Turnaround Tuesday? It turned out to be more a twisted and tangled one.
The idea of the session proving a positive one, reversing a
strong tendency in the last session as often happens by lore in Chicago on the second
day of the week, was replaced by swings between positive and negative ground which
looked like ending in bears' favour – until a revival in the dying deals.
which had stood more than 1% lower with minutes of trading to go, recovered to close
down a modest 0.5% at $8.86 ½ a bushel, with corn showing a small revival to recoup nearly all its losses, and soybeans nudging higher to settle in
Russian prices soar
Did investors get a sniff of the Egyptian wheat tender announced
after Chicago closed?
After all, US grain looks to have a better chance in this
one than previous tenders from the world's top wheat-importing country, given
the retreat of Russia from the scene.
FCStone noted the "lack of former Soviet Union offers from
November onwards" in wheat, an observation echoed by rival broker US Commodities
which said that "wheat supplies continue to shrink in the Black Sea region.
"Very limited exportable supplies remain in the Ukraine. Nothing
is being offered out of Russian currently."
In fact, the drought hit to the Russian harvest has sent
prices of export-grade wheat to $340 a tonne – the highest since the collapse
of the Soviet Union more than two decades ago, according to Ikar, the Moscow-based
Institute for Agricultural Market Studies.
'Good chances of rain'
Certainly, the idea of export demand (even potentially eventually from the UK, if biscuit makers can't scramble up sufficient domestic supplies) was
something of an antidote to the big negative floating around for wheat prices on
Tuesday – of rain to refresh dry US soils waiting for plantings of winter crop.
There is an issue, with Rabobank saying 40% of area
earmarked for US hard red winter wheat plantings received less than half
average rainfall in the month to September 20, posing "a risk to the
establishment of the crop".
But weather models continue "to point to good chances of
rain in the southern Plains in the next three-to-four days and that has
pressured wheat contracts", especially July ones, Darrell Holaday at Country Futures
'Couple of fresh
Nonetheless, worries remain about dryness in Australia,
where market talk is now of a crop below the 20m-tonne estimate from Australia
& New Zealand Bank which surprised investors a couple of weeks ago.
"There is still a lot of concern about Australian wheat crop
with private estimates now moving below 20m tonnes," Mr Holaday said.
And, back to demand, grain traders at a major European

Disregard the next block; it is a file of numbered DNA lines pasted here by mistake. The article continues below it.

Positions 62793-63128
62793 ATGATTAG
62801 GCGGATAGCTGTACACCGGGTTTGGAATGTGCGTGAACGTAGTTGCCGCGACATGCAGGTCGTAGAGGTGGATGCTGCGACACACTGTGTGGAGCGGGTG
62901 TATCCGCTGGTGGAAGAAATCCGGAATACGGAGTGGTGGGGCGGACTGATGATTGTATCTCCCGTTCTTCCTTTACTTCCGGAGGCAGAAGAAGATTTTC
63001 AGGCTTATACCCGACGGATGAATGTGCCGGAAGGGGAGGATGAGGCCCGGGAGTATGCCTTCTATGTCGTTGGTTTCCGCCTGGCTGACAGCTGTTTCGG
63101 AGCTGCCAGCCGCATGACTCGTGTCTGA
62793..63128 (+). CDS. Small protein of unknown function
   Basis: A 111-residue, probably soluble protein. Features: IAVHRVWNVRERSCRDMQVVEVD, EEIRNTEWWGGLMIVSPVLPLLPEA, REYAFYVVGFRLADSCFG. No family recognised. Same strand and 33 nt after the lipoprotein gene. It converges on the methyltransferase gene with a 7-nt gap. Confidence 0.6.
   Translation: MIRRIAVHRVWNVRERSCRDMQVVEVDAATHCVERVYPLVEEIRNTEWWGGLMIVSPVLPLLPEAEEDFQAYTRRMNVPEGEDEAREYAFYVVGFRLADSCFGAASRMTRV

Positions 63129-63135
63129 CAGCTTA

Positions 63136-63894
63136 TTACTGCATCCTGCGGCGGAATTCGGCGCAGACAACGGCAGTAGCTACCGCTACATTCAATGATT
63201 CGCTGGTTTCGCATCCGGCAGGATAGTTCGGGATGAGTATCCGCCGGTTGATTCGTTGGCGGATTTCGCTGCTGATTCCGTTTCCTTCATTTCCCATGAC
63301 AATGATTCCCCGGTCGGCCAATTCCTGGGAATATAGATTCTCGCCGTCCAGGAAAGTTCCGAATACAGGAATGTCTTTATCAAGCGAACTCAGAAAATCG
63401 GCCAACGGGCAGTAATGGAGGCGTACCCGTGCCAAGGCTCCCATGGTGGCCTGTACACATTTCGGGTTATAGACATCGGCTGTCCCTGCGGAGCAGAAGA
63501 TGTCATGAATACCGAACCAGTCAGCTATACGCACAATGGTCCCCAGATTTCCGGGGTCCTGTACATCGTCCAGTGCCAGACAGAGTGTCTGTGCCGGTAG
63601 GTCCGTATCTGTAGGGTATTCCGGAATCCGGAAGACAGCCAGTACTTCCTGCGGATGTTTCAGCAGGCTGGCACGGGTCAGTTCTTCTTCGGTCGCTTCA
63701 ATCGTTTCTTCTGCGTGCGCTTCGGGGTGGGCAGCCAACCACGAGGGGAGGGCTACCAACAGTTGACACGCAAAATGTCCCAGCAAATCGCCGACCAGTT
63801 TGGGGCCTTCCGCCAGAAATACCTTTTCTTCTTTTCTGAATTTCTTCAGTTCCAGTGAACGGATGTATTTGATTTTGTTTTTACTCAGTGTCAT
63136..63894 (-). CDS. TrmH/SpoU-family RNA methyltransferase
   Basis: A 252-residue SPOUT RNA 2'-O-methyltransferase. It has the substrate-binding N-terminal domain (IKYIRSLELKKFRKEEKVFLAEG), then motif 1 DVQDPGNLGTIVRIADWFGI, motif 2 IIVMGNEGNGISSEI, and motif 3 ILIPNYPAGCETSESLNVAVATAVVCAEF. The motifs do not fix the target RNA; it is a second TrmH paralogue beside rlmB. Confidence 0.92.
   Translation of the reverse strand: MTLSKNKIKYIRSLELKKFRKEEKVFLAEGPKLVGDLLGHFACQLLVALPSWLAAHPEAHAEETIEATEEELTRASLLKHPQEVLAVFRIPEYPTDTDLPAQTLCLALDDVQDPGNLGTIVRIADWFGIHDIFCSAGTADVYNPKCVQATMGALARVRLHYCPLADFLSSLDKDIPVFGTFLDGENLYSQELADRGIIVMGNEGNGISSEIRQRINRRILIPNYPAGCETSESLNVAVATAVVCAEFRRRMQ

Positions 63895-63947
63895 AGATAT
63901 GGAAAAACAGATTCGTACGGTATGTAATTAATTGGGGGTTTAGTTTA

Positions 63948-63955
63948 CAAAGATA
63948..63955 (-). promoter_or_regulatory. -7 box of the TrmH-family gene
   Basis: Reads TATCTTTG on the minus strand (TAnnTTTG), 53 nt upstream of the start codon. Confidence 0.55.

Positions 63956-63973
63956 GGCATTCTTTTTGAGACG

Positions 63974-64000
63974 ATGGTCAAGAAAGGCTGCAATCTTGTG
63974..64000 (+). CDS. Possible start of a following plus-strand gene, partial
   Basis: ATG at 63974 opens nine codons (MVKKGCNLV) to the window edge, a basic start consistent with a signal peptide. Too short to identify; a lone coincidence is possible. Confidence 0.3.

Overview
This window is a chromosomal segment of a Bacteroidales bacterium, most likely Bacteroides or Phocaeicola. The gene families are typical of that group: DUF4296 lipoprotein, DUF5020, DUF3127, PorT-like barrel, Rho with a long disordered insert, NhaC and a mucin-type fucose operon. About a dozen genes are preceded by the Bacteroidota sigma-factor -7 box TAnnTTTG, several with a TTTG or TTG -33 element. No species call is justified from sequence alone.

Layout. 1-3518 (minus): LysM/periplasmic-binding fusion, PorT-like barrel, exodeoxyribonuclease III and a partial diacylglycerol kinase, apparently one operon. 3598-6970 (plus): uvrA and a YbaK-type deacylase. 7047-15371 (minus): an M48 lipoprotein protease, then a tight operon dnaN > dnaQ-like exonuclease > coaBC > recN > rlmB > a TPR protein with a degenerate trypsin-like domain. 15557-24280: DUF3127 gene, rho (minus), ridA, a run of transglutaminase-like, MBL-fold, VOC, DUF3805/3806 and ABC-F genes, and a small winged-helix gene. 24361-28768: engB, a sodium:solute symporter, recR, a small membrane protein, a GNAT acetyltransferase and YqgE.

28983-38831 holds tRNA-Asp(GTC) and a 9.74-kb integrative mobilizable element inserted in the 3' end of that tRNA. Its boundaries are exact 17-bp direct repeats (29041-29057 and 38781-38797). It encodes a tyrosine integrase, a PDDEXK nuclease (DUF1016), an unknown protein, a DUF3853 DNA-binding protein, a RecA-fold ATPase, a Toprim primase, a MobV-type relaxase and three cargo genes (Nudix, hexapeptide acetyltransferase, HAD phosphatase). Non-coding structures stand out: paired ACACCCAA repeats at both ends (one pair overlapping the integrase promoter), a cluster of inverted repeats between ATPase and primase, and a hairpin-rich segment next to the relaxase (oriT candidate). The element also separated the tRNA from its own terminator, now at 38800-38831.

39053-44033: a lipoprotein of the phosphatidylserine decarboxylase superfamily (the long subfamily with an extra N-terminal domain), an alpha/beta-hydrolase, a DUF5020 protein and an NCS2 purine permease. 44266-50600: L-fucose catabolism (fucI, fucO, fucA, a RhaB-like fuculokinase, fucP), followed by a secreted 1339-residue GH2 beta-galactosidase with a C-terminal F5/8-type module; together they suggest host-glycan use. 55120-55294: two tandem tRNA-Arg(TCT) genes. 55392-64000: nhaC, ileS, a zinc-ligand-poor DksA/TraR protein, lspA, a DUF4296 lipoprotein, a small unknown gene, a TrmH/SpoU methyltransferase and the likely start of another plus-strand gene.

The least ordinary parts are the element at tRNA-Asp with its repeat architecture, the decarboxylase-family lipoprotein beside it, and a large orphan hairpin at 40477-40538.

commodities house noted "a couple of fresh tenders on the horizon from Algeria
and Morocco both of which are normally heavy buyers of French wheat".
French wheat for November indeed closed up 0.3% at E261.25 a
tonne, amid high hopes too of victory in the Egyptian tender, the results of which
will be unveiled on Wednesday.
London feed wheat, under some pressure from talk of
potential substitution by Ukraine corn, edged 0.3% lower to £204.10 a tonne for
More harvest pressure...
For row crops, there was the all-pervading harvest pressure
USDA data overnight highlighted that, as Richard Feltes at
RJ O'Brien noted, there is "far more US harvest ahead than over, with nearly ideal
conditions next week after south Midwest rains trail off late week.
A quick harvest means a jump in supplies, and gives buyers
some, temporary, power in negotiations with growers not wanting to keep crop in
But to lay against that negative was the fact that prices
have already fallen by $1 a bushel for corn
and getting on for $2 a bushel for soybeans.
Indeed, "the soybean and corn markets are deeply oversold
and due for a technical bounce or stability", US Commodities said.
At Allendale, Steve Georgy said that while soybean futures charts
"are still suggesting that we could see more down side, the $16.00-a-bushel
level may be tough to close below for now".
Furthermore, the "current supply and demand levels have the
stock to use ratio at a point that beans could be undervalued", he added.
Even Rabobank, cutting forecasts for grain prices in 2013,
said that values were poised for a short-term bounce, once harvest pressure is
'False impression of
And Oil World went further, coming in with the latest of a
series of upbeat comments over soybean prices.
"We expect prices of soybeans and soymeal to be firm in the
near term," Oil World said.
OK, there might appear to be soybeans around, but that was
down to a strongly inverted futures curve, in which near-term contracts are
worth far more than further away ones, and which had encouraged farmers to sell
now, "giving the false impression of ample US soybean supplies".
In fact, "a severe supply deficit will develop on the US
market in 2013 primarily in soybeans and soymeal," the German-based analysis
group said, although it did add that "pronounced price pressure is expected to
develop in January-to 2013 if the anticipated large South American crops
One more immediate negative point was a continued dearth of US
crop export sales announced through the USDA's daily alerts system, although
there is plenty of talk of demand around.
"A drop in soybean prices to six-week lows continues to
uncover end-user buying," Benson Quinn Commodities said.
Chicago soybeans for November added 0.1% to $16.11 ½ a
Chicago corn for December ended down 0.1% at $7.43 ¾ a